Has your kid been begging for a furry friend? It may be time to grant their wish after experts in Sweden found a surprising connection between our pets and our children’s health.
Researchers at the University of Gothenburg have published a new study purporting that “the prevalence of allergic disease in children aged 7–9 years is reduced in a dose-dependent fashion with the number of household pets living with the child during their first year of life.”
That means that having a pet — or more than one — can decrease a child’s risk of allergic reaction, including serious conditions such as asthma, allergic rhinoconjunctivitis, and eczema.
Among two separate samples — a cross-sectional cohort that answered a questionnaire and a birth cohort that was recruited to participate — researchers noticed the same overall trend. The risk for allergic reaction decreases among children who spend their youngest years surrounded by pets.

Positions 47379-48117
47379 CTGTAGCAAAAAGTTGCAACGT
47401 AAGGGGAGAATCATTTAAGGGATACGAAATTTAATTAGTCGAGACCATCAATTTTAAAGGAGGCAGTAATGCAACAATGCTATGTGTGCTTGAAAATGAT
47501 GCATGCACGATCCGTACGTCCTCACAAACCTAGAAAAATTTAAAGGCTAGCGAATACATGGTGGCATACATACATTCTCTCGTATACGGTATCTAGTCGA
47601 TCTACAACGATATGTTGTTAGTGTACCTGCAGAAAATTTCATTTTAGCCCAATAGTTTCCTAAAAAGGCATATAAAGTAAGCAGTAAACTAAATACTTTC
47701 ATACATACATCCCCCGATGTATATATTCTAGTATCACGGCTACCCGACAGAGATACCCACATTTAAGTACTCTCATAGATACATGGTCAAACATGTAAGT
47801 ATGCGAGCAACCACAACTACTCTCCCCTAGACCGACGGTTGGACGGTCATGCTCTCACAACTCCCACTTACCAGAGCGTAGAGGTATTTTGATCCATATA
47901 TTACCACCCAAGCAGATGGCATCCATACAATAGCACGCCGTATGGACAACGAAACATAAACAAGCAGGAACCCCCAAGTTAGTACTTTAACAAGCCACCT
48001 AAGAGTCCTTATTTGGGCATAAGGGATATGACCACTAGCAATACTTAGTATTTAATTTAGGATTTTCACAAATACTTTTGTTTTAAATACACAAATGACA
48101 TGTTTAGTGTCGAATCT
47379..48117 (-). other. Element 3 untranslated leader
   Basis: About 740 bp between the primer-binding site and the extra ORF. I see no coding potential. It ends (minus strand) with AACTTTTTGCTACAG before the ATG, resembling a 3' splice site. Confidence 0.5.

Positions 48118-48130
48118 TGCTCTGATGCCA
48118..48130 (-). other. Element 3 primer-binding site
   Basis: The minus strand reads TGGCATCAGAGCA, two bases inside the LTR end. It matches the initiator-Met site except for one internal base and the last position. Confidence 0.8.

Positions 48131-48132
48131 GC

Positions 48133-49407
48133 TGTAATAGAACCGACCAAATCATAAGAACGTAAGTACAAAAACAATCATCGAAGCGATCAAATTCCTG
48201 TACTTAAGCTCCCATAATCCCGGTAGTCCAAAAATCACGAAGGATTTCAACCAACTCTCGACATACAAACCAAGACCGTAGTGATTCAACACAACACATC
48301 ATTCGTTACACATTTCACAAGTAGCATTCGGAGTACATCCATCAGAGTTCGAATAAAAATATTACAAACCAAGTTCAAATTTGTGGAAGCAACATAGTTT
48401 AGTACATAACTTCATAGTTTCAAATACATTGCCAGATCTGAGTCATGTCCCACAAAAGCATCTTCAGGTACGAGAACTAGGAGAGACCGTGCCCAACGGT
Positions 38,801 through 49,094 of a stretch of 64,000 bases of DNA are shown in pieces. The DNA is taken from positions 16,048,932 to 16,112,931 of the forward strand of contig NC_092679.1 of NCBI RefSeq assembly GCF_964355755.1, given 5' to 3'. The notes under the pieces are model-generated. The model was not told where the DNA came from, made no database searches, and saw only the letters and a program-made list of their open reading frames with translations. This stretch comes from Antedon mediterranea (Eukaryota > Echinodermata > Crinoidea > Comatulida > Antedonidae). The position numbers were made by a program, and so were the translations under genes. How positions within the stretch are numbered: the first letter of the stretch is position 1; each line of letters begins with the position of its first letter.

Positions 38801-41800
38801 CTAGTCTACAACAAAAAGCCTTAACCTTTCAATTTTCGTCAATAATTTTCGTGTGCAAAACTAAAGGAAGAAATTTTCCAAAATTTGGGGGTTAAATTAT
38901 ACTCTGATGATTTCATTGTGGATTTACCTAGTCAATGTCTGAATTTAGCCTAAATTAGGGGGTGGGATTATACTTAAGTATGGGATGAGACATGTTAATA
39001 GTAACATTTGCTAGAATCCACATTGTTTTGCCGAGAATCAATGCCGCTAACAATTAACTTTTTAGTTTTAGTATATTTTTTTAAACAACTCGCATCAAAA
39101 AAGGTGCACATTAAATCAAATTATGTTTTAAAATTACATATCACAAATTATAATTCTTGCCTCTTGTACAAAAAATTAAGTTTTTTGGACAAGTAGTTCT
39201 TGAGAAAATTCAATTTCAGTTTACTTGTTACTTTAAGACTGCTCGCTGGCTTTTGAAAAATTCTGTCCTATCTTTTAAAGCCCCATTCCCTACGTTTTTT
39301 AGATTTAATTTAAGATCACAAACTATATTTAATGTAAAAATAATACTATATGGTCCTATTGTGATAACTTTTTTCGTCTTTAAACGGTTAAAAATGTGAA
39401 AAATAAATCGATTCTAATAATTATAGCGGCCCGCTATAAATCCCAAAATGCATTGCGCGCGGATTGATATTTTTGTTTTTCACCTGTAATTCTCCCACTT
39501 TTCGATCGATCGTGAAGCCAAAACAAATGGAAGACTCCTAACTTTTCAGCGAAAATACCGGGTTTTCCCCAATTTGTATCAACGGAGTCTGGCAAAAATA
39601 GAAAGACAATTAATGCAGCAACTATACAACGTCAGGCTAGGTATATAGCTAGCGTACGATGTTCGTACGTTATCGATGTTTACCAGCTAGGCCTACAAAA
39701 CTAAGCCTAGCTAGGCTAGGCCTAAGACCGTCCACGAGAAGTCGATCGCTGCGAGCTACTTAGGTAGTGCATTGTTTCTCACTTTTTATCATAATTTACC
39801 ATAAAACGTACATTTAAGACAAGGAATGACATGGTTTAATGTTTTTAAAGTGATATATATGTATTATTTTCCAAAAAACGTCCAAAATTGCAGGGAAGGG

In the cross-sectional cohort, researchers found that 49% of children who had neither a cat nor dog before their first birthday had experienced an allergy. But that number dropped to 0% among children who spent their first year of life with five or more pets.
Meanwhile, data from the birth cohort indicate that children whose families owned one or more pets when they were six months old are less likely to ever experience allergic reactions.
These findings are based on a “mini-farm” effect — having animals around has long conditioned infants to develop immunities to certain allergies, and as actual farms become less prevalent, household pets have taken over that role.
So what does all of this mean for you? Well, if you’re looking to expand your family, it may be time to consider a dog even before you decide on whether to have a child. Among pets’ many superpowers, it seems allergy-busting is one. And if you can save your future little one from serious health problems by adopting an adorable puppy, why wouldn’t you?